In Jameson’s view, revolution is unthinkable and reformism discredited; both are off the table (at least for the moment). In terms of revolutionary potential, the reasons he uses to support his contention—that the agency of workers “has disappeared”, that capitalism is “omnipresent”, and that revolutionary language has “become as old-fashioned and archaic as that of the Founding Fathers”—seem like a flimsy basis on which to make his utopian argument. The argument against reformism is stronger, in that Jameson sees the “reformist or social-democratic parties” as being without a serious programme. However, in the face of potentially disastrous climate change, his argument that reformist parties can perhaps at least “regulate capital so it does not do really catastrophic or irreparable damage” seems wilfully naïve. Jameson’s argument requires that he dispense with the potential for both revolution and reformism, but it is hard to take his arguments in this respect seriously. In both cases, it seems to come down to “no one seems to believe in [revolution or reformism] any longer”.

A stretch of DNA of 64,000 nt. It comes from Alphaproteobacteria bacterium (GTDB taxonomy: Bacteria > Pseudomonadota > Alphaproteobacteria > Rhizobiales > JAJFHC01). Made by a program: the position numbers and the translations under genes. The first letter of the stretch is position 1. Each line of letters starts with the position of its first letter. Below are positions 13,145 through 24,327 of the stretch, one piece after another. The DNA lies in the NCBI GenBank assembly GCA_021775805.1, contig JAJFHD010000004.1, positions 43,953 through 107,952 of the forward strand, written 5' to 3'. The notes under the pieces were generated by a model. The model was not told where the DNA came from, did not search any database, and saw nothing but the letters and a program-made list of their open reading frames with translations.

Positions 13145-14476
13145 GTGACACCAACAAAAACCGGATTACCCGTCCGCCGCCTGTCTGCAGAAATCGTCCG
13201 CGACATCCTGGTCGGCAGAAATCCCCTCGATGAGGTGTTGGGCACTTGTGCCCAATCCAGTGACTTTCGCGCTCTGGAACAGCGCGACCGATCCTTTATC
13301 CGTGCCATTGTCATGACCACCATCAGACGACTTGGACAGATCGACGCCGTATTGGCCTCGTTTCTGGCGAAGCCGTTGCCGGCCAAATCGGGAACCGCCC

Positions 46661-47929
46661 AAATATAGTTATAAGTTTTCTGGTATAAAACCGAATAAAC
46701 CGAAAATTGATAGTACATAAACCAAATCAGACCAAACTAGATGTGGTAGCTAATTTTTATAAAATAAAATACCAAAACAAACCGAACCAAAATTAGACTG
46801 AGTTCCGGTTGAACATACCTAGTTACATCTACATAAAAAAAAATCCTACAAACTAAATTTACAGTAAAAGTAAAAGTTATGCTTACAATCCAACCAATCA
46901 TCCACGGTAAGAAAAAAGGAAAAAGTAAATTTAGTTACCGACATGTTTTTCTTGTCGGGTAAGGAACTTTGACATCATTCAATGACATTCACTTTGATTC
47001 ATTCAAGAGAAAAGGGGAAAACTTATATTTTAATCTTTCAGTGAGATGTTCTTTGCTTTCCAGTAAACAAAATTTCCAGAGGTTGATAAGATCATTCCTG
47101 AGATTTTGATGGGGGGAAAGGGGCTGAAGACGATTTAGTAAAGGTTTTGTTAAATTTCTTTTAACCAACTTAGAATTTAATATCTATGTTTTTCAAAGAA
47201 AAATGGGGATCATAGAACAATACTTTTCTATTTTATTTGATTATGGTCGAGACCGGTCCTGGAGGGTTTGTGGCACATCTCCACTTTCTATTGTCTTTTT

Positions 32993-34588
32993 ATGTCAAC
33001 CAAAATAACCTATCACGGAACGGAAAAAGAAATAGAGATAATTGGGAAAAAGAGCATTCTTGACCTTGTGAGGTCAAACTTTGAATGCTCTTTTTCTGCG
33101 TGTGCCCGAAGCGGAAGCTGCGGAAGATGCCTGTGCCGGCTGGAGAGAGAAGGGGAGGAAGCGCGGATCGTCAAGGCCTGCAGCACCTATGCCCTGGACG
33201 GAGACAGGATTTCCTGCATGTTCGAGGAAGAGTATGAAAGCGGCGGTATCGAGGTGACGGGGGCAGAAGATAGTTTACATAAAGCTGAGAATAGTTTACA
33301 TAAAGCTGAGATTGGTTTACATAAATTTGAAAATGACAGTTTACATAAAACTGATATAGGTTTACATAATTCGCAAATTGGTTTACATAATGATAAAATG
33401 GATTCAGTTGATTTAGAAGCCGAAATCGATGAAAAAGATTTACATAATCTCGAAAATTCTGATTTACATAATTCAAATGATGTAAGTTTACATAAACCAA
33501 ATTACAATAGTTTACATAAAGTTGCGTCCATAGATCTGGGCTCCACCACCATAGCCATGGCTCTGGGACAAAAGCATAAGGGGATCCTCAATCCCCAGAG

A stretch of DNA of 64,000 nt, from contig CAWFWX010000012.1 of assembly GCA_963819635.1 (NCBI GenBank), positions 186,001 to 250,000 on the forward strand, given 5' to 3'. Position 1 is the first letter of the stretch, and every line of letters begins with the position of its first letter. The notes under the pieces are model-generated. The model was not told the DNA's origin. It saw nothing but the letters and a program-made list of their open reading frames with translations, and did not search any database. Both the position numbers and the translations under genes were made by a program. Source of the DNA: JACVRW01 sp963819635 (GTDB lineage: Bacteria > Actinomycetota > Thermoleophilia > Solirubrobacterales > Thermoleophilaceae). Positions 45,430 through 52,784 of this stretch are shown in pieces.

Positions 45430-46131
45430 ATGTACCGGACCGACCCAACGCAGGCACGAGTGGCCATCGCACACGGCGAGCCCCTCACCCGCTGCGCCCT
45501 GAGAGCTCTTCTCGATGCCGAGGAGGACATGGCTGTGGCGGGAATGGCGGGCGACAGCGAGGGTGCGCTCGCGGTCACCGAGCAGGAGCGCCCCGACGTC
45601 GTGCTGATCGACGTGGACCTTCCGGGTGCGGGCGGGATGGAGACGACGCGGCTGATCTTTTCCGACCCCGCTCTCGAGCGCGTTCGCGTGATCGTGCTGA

With revolution and reformism out of the way, Jameson looks at institutions that might conceivably offer social services in parallel with existing government organisations, for example the post office or the church. In the end he settles on the army since it already has the infrastructure and processes to do whatever needs to be done to take care of the production and distribution of goods and services in a utopian, post-capitalist society. The first step to creating such a society is therefore immediate, universal conscription, followed by immediate honourable discharge. In this way citizens qualify for healthcare and other social services due to veterans.